One month on from June 23: look to future

by Hugo Dixon | 23.07.2016

One month on from the Brexit vote, many of us who wanted to stay in the EU are still bewildered, angry or bereft. There is a temptation either to sink into despair and do nothing or to spend our energies fighting lost battles.

It would be better to be forward looking and constructive. We should minimise the damage of Brexit vote – in particular, striving to keep our country open and united – while hoping to stay in the EU if the people’s will changes.

Push for soft Brexit

In the Brexit negotiations, we should aim for a soft Brexit, not a hard one. This means maximising four things:

  • Access to the single market so our economy isn’t too badly hit
  • Free movement so our young people, in particular, have opportunities to live, work and travel abroad
  • Cooperation with the EU on solving cross border problems such as terrorism, the turmoil in the Middle East and north Africa, and climate change
  • Influence in the EU, so we don’t go from a policy maker to a policy taker.

Such an outcome would be inferior to staying in the EU. It will also be hard to achieve, in part because many Brexiteers don’t want them – including UKIP, large chunks of the Conservative party, and the press.

On the other hand, Theresa May would prefer a soft Brexit. The new prime minister has developed good initial relations with both Germany’s Angela Merkel and France’s Francois Hollande in meetings this week.

Meanwhile, the new home secretary, Amber Rudd, has effectively abandoned David Cameron’s foolish target of cutting net migration to the tens of thousands. This raises the possibility that the government might settle for modest changes to free movement which, in turn, could open the way to retaining goodish access to the single market.

What’s more, Boris Johnson hasn’t just backed Rudd’s position on the migration target. The new foreign secretary is also keen to maintain Britain’s influence both in the EU and further afield.

Repairing damage at home

But we don’t just have to negotiate a good Brexit deal. We need to repair the damage at home that has been exposed and exacerbated by the referendum.

One priority, mentioned by May in her first speech outside Downing Street, is to share the fruits of progress so people don’t get left behind by new technology and globalisation. The howl of anguish from these people was probably the main reason that Britain voted to leave. In particular, we need to make migration work for all – in part by channelling resources to those communities facing the biggest strain on their health services and schools. Merely quitting the EU won’t solve these problems.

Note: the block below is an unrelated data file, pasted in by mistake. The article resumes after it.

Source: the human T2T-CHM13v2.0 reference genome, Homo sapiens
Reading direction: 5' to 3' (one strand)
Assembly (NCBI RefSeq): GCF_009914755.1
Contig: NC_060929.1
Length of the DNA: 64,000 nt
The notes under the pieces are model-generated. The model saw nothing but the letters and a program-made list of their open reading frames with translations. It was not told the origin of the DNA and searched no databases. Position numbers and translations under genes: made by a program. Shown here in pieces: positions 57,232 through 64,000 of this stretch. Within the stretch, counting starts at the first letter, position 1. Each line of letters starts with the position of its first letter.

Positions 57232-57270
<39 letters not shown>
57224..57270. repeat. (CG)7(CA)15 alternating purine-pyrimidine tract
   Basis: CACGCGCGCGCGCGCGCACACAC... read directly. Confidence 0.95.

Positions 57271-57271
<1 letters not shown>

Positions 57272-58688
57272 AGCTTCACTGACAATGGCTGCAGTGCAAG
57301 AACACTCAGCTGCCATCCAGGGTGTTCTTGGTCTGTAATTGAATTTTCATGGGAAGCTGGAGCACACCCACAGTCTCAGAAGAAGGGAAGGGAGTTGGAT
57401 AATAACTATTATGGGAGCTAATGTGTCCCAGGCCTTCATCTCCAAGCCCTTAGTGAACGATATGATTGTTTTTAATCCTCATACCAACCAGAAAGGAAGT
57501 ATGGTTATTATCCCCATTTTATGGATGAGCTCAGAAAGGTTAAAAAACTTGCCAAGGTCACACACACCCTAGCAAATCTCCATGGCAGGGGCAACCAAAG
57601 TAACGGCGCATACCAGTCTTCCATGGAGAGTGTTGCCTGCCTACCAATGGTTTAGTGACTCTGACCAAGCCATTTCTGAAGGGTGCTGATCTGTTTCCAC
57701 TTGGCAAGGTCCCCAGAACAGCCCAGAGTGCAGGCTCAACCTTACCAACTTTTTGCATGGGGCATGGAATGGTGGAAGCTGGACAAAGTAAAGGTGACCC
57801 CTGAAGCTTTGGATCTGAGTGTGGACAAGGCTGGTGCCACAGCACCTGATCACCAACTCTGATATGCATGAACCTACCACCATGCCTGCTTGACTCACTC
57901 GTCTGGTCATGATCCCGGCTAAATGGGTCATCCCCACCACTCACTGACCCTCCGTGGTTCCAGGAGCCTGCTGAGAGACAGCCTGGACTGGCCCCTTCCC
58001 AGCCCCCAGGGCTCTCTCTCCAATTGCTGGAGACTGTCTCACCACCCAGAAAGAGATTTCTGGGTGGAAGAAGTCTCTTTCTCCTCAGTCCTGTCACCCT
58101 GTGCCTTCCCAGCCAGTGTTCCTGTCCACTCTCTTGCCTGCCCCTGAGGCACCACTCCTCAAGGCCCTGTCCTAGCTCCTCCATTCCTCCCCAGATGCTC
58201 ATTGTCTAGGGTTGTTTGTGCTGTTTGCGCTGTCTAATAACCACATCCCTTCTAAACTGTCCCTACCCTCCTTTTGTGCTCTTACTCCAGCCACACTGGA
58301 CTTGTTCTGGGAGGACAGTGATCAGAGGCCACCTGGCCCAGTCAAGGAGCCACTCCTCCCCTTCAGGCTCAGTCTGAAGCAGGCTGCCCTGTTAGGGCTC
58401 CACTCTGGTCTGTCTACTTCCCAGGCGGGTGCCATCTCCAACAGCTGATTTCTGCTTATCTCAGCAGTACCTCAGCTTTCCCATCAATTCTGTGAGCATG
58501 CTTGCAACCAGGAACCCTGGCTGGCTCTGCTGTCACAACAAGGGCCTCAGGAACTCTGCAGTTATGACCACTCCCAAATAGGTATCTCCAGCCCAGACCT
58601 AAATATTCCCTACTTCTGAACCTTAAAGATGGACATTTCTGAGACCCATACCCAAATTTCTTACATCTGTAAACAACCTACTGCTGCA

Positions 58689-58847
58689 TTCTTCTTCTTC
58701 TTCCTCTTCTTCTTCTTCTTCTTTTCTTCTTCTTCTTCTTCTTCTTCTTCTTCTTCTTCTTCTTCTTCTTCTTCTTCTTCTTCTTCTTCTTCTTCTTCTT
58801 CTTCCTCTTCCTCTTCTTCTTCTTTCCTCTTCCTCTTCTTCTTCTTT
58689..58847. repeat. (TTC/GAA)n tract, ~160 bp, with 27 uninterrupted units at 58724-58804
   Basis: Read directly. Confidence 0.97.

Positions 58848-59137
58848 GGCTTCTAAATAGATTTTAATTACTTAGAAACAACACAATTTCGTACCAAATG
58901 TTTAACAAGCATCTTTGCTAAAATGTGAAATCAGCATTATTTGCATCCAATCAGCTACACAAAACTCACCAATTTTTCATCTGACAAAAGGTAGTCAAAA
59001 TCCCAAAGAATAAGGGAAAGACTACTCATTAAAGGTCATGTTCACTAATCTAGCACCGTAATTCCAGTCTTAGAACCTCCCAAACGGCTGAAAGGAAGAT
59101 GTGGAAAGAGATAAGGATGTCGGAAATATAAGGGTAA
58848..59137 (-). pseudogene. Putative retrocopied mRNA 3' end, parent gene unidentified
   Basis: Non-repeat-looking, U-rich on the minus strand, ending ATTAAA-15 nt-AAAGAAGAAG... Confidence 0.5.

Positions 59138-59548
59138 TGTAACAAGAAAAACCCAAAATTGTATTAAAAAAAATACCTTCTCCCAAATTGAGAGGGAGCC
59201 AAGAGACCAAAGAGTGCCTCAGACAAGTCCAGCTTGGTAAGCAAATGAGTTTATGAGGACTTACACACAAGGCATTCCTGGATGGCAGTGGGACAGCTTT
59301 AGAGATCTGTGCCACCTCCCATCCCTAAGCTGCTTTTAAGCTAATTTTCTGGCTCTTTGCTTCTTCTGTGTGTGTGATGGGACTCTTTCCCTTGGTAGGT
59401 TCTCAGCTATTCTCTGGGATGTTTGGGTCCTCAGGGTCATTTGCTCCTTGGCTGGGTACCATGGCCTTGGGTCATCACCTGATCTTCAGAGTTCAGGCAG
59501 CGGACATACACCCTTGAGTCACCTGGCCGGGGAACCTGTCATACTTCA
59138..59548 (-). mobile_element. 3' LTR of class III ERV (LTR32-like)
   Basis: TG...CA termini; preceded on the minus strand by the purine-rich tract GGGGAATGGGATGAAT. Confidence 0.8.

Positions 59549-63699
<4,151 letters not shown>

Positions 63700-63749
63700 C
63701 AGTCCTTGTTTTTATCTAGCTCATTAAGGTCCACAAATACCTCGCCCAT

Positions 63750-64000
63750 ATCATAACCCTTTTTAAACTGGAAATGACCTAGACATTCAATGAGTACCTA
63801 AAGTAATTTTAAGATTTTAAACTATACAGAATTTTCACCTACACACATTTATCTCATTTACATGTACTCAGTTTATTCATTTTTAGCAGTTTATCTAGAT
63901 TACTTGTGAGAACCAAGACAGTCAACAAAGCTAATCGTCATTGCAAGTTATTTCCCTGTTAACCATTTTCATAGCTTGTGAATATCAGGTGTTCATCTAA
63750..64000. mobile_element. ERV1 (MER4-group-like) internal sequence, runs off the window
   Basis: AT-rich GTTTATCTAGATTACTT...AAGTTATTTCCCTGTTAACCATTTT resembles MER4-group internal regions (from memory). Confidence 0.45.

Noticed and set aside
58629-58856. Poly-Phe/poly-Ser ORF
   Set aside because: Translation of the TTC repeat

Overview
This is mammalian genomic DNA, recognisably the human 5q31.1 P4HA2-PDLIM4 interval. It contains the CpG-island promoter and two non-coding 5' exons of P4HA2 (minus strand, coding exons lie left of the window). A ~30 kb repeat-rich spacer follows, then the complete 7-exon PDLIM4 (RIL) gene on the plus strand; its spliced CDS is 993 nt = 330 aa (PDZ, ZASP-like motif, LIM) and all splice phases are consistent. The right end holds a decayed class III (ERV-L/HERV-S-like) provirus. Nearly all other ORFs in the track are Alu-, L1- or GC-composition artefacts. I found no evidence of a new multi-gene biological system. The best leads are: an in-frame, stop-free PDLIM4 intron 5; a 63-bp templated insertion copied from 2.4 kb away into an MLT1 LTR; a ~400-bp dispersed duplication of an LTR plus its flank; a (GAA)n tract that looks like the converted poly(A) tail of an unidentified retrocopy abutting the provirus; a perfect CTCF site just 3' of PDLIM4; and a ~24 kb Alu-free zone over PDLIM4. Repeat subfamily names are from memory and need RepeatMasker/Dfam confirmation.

Another priority is to combat the Trumpification of our political life. The campaign saw lies and exaggerations on both sides of the battle – though those of the Leave camp were more egregious. If we don’t stand up for honest politics and punish those who mislead the electorate, we will find that politicians will engage in an arms’ race of spin and deception that will pollute our democracy.

We also need to unite our country. We need to keep Scotland in the union, prevent a hard border being introduced between Northern Ireland and the Republic of Ireland, and fight mounting racial abuse.

Hoping to stay in the EU

While we should invest our energy in mitigating the damage of Brexit, there is nothing to stop us also hoping to stay in the EU. Even though that possibility currently looks slim, some Leavers may change their minds as it becomes apparent that they were lied to and that the economy is suffering. But we must not hope for economic hardship, or seek to overturn the referendum result without a new mandate from the people.

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    There are, though, two reasonable things to push for. First, the government should secure parliament’s approval on its Brexit negotiating position before triggering formal divorce talks. Given that the Leave camp refused to spell out what Brexit meant during the campaign, it is vital that our elected representatives help define it. Pressing the Article 50 button without doing so would also be constitutional vandalism. It may even be illegal.

    Although the government doesn’t accept this point, it has said it won’t invoke Article 50 until the legal arguments have been heard. It has also made clear that it will consult parliament, though it hasn’t spelt out the form of that consultation yet.

    Second, there should be a referendum on the Brexit terms once they have been negotiated. Again, this is because the Leave camp refused to say what Brexit meant and promised things that were almost certainly undeliverable. The British people should therefore be asked whether they still want to leave once they see exactly what is on offer. This, too, may be legally required.

    But we should not invest our hope in legal arguments. Whatever the courts decide, there is a strong democratic argument for parliament to authorise the triggering of Article 50 and for the people to approve the eventual Brexit terms.

    But that doesn’t mean there’s much chance of staying in the EU. Even if we had a referendum on the divorce terms, we could easily lose it – especially if we don’t learn the lessons of our last defeat.

    One month on, we have a lot to do.

    Edited by Rachel Franklin